spam notice
terms of use
warrant canary


Woolly Days
Futility Closet
Language Log
Bruce Schneier
Dinosaur Comics


Our current definition of the second (in terms of the frequency of radiation associated with a transition in cesium atoms) dates from 1967. Considerably more accurate time standards have since been developed, making the definition somewhat anachronistic.

We can now measure time with an accuracy of about two parts in 1018: more accurately than we can measure length, mass, force, current, voltage, or temperature.

Einstein showed that time passes more slowly with increasing gravitational field strength. The effect of Earth's gravity on time is small, but our best time standards are accurate enough that a clock near the floor of a room runs noticeably slower than one near the ceiling.

The relativistic effect of gravity affects every kind of time standard. It's a different (and much smaller) effect than a pendulum clock's sensitivity to the strength of gravity. I have a mechanical wall clock that lost about two minutes a week after I moved from sea level to Lone Pine, in proportion to the increase in distance from the center of the earth. A climbing buddy's alma mater is in the news for what students are referring to as the sheep incident. From conversation while out climbing yesterday:
I would've guessed it was an ag student. But this was a computer engineering major.
This feeds into the stereotype that geeks don't have the social skills ...
... to get someone of their own species.
Modern-day scruples against considering sexual assault a laughing matter are evidently somewhat relaxed when a sheep is involved. I am amused rather than appalled by this cartoon in the campus newspaper, and by the hashtag #BaaaMeansBaaa started in reference to this affair.

Happy nineteenth, everyone. There's a world chess championship in progress, not that you'd know it from reading The New York Times. Game results get no mention under sports, nor in the chess column that the Times unceremoniously discontinued last month. The October 12 installment was followed by a terse statement: "This is the final chess column to run in The New York Times." Sounds like they mean for ever and ever.

Some chess devotees shrugged at the column's demise because they weren't impressed with it anyway. You can't judge a page by its URL but perhaps the Times' attitude toward chess was reflected in the column's path (see the link above, that files chess under "crosswords"). Sad part is, there's no chance for the column to improve now that it doesn't exist. It's worth remembering that the Times had a serious chess column decades ago when Samuel Reshevsky was writing it.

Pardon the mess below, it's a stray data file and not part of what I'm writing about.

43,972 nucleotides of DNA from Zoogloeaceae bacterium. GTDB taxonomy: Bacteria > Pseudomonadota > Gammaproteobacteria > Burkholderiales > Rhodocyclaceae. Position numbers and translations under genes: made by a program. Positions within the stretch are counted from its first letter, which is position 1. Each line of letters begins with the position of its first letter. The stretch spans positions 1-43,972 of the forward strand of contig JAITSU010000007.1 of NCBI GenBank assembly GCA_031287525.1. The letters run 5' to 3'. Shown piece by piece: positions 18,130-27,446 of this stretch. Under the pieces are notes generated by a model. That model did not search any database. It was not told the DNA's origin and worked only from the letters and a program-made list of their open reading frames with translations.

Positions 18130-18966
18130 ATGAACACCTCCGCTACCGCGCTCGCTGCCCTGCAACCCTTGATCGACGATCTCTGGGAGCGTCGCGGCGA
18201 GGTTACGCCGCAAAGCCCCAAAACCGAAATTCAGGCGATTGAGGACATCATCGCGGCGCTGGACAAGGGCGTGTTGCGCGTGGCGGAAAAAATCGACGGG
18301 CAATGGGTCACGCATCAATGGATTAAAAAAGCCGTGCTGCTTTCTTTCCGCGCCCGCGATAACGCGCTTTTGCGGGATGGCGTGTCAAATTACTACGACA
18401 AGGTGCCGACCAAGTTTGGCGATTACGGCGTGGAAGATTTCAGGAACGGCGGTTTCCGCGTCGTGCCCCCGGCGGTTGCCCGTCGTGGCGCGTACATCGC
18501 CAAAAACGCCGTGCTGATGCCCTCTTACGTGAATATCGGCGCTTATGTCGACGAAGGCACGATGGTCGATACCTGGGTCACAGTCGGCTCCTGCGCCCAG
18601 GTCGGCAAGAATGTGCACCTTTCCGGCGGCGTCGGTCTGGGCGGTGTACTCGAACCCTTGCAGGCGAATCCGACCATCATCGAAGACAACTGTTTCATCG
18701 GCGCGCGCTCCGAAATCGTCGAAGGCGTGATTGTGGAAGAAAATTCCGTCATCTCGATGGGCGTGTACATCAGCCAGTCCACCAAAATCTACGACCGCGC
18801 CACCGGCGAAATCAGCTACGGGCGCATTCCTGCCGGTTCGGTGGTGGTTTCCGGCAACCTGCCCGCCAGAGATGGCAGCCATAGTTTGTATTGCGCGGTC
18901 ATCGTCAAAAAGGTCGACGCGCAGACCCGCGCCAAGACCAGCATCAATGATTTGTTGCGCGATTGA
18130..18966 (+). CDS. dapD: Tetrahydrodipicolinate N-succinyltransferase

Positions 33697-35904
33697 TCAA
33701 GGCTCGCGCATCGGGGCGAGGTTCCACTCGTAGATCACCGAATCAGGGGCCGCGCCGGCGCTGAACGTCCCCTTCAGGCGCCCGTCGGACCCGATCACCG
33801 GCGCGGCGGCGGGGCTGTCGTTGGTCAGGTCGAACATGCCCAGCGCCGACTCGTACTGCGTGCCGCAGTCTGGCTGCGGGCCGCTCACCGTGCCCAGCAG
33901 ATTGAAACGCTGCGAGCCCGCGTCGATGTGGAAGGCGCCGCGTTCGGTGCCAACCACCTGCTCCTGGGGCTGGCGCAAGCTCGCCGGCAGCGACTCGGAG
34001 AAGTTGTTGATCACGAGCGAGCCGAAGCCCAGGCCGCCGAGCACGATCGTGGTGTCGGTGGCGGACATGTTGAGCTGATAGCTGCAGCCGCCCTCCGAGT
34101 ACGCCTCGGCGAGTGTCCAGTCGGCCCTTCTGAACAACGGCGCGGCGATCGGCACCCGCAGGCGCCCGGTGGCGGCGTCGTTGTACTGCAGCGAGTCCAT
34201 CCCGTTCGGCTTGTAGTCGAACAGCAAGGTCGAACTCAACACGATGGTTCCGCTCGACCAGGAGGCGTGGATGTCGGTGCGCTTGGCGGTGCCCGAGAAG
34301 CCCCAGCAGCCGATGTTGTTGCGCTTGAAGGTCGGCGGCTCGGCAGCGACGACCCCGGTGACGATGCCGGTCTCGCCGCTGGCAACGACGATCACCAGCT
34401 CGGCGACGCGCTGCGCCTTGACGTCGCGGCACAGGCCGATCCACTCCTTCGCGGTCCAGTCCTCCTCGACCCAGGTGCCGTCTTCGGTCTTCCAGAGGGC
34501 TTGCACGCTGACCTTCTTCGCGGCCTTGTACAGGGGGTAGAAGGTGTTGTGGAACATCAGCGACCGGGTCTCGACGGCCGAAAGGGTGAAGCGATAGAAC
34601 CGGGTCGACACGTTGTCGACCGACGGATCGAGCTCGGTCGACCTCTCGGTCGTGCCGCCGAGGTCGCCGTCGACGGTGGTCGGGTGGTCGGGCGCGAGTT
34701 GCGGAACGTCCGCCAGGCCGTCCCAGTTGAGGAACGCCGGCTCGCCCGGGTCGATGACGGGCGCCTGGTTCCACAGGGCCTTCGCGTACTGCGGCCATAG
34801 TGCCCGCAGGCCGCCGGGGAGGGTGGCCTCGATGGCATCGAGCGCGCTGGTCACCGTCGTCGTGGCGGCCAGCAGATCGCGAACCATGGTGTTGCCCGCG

US news media often don't do a stellar job when it comes to chess. A 60 Minutes piece on Magnus Carlsen described the number of possible chess moves as "infinite" (it's not) and in a supplement the reporter said, "chess is all about deception" (huh?).

The championship in progress is a rematch between Magnus Carlsen and Viswanathan Anand. I've been watching the match live—well, just the tail ends of games as they are playing in Russia and start at 0400 PST. The match's official site has live video and commentary; other live presentations (not interrupted by Russian commercials) are available on the web as well, e.g. moves and commentary at . composed by W. L. Barclay of Pennsylvania "White mates in two" is my favorite type of chess problem. The example here is one I saved from a magazine in 1972. I was thinking last year about what it would take to write software to create ("compose", in chess parlance) problems, but I didn't get very far.

Just this week I read about a program that composes chess problems better than at random, i.e. taking aesthetics into account. The program's author, Azlan Iqbal, did his Ph.D thesis on computational evaluation of aesthetics in chess. Dr. Iqbal said
Even though there may be philosophical objections as to whether or not aesthetics can be defined in the first place, much less estimated using mathematical formulas, my research suggests that a computer can indeed be programmed to identify combinations and compositions, at least within the specified scope of mate‑in‑3, that the majority of human players with a reasonable knowledge of the game would likely consider beautiful.